This is unquestionably an emotionally charged and often difficult discussion. Handle it with care and respect the other person’s thoughts and feelings. But, it’s better to get it out of the way now. When mortgage representatives look at how much to pre-approve a buyer for, they only consider the income of the person or persons going on the deed. So, if you are considering an outside-of-the-box signing arrangement, you need to be clear on what it is before you start looking at homes that you may not be able to afford.

Your ideal location is important to consider when thinking of buying. Image Via: Fredendall Building Company

Do You Prefer The Country or City?

The phrase “Location, location, location” is a cliché for a reason. While you can always remodel an older kitchen, decide to finish a basement, or add on a deck, your home’s location is the one feature that you can’t really change. Keeping that in mind, it’s important to have a solid idea of where you’d like to be before you start looking at listings. Some people may know exactly, but if you don’t, start with this question: Would you be happiest in the city, country, or in the suburbs?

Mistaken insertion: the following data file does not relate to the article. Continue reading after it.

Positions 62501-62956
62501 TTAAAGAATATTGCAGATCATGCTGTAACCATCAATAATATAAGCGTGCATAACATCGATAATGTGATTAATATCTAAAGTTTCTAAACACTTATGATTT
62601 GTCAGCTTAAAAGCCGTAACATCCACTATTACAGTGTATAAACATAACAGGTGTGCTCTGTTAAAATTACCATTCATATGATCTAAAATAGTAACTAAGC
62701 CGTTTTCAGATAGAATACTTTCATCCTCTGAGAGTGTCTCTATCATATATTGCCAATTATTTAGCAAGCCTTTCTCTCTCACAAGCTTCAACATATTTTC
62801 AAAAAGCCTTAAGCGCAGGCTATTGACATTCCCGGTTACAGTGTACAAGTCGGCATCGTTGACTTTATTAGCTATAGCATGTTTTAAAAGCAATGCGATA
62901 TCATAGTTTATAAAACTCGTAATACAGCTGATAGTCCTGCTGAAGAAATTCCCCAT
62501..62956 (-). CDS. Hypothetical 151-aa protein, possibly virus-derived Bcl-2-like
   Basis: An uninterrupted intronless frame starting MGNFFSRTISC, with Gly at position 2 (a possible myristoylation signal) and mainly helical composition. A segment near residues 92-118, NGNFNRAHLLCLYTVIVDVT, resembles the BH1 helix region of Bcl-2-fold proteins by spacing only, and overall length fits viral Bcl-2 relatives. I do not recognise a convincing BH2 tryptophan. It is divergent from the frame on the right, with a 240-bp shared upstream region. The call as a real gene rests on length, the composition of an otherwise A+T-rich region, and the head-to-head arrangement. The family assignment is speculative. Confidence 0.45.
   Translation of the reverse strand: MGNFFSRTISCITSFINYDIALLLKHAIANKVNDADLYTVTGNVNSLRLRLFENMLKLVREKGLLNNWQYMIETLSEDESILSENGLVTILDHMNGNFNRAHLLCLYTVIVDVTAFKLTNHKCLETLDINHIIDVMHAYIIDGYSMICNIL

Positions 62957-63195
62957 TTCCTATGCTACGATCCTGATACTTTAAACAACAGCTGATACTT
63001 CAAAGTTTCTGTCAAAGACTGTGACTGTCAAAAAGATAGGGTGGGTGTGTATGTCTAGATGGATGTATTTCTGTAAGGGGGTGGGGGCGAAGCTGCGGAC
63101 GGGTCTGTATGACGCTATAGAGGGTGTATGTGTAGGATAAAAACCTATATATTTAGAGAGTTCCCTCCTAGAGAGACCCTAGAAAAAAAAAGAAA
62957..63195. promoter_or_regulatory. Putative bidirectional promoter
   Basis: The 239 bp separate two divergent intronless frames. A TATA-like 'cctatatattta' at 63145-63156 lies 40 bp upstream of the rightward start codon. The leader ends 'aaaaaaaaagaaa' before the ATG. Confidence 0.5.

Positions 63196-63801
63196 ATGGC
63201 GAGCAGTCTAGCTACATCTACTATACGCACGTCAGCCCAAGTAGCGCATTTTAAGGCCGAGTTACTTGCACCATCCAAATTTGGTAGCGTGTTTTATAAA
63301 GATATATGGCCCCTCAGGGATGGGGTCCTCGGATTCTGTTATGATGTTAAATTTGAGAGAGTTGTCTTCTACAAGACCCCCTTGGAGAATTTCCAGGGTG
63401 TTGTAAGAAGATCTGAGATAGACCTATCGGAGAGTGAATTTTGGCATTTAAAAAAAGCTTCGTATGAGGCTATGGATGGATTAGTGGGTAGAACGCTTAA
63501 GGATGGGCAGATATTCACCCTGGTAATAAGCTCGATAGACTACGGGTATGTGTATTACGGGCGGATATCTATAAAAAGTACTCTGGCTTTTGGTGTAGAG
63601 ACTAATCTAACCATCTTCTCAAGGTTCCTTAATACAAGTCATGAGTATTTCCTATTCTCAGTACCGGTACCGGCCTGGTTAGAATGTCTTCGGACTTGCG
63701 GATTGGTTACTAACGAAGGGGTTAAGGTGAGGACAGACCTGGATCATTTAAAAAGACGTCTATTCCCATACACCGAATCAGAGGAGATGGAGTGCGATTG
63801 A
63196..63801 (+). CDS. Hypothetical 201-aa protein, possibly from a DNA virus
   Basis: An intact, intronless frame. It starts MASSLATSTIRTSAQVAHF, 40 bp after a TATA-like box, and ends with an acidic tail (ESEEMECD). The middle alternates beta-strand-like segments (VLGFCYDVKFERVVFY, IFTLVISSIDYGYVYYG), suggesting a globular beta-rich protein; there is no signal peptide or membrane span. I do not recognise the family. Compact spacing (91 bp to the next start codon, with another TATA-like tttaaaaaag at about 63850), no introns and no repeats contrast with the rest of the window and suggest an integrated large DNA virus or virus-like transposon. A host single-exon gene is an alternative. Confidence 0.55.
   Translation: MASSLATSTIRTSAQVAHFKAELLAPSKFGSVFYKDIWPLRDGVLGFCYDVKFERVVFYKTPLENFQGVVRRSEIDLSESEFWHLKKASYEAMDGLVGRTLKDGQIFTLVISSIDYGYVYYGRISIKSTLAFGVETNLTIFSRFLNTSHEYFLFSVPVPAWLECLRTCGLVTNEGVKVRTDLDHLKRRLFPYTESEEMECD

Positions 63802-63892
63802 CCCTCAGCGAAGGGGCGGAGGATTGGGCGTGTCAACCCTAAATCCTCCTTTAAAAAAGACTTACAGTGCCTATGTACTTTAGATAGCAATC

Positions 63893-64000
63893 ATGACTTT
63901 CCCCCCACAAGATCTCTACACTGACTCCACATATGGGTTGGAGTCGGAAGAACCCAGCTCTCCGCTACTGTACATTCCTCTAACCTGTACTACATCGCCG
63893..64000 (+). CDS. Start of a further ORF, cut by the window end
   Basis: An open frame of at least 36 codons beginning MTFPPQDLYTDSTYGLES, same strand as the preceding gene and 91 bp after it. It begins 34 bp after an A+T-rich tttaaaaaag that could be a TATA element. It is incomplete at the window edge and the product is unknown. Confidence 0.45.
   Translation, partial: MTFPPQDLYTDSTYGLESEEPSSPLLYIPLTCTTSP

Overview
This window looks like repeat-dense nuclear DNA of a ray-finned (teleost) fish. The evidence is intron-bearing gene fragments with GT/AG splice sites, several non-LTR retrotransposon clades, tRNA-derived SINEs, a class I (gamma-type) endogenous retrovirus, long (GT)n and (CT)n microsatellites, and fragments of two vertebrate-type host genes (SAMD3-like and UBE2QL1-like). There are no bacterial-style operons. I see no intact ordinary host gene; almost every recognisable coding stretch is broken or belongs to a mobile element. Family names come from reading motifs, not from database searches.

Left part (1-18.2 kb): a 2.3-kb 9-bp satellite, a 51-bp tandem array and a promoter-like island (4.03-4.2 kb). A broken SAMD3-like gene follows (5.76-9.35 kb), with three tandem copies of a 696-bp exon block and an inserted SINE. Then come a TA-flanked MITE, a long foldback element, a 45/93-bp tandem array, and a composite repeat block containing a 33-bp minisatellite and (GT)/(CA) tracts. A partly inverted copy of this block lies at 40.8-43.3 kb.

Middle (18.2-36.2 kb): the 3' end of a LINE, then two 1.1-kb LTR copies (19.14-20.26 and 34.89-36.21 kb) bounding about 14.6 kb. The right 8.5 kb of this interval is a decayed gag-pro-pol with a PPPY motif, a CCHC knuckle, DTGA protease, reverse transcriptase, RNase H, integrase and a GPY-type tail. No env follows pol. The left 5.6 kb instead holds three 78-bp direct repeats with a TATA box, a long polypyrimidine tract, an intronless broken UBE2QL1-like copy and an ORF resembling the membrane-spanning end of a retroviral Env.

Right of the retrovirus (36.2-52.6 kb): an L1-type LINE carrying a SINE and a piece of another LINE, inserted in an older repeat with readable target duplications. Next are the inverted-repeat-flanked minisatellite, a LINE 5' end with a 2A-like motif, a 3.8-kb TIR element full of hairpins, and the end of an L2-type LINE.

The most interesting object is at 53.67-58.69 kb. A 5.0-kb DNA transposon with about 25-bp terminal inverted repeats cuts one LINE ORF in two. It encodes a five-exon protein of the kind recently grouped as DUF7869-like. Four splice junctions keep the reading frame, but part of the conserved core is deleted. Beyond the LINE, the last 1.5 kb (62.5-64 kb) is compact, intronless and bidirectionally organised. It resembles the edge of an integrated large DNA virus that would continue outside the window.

Each area has its pros and cons. City living is great for those looking to enjoy close proximity to shops and restaurants, but price tags tend to be high for comparatively little space. A house in the country will give you room to spread out, but you have to be okay with the idea of a long commute to work. The suburbs offer a middle ground, but your surroundings may be less unique.

You don’t necessarily have to limit yourself to one area. Do some googling and research different areas. If you find a couple you like, don’t hesitate to explore them on your day off. Try to picture yourself living there on a day-to-day basis: think about things running errands and how you’d spend your weekends.

Make a list of the home features that are absolutely essential. Image Via: Cornerstone Architects

What Are Your Absolute Must-Haves In A Home?

Brace yourself: We are about to share the most controversial truth in the home buying process. No home will ever be 100% perfect for you. At least not from the moment you sign the deed. Every property is going to come with a certain amount of compromise.

Once you start actively looking at listings, you’ll likely find some homes in your price range and desired location, but that require a little fixing up. Other homes will have all the features you desire, but come with a higher monthly payment. With this in mind, before you even looking at potential properties, it’s important to take stock of the things that are your must-haves. Do you require a certain number of bedrooms? Is it critical to keep your kids in their current school district? Are you absolutely, positively unable to go above a certain monthly payment?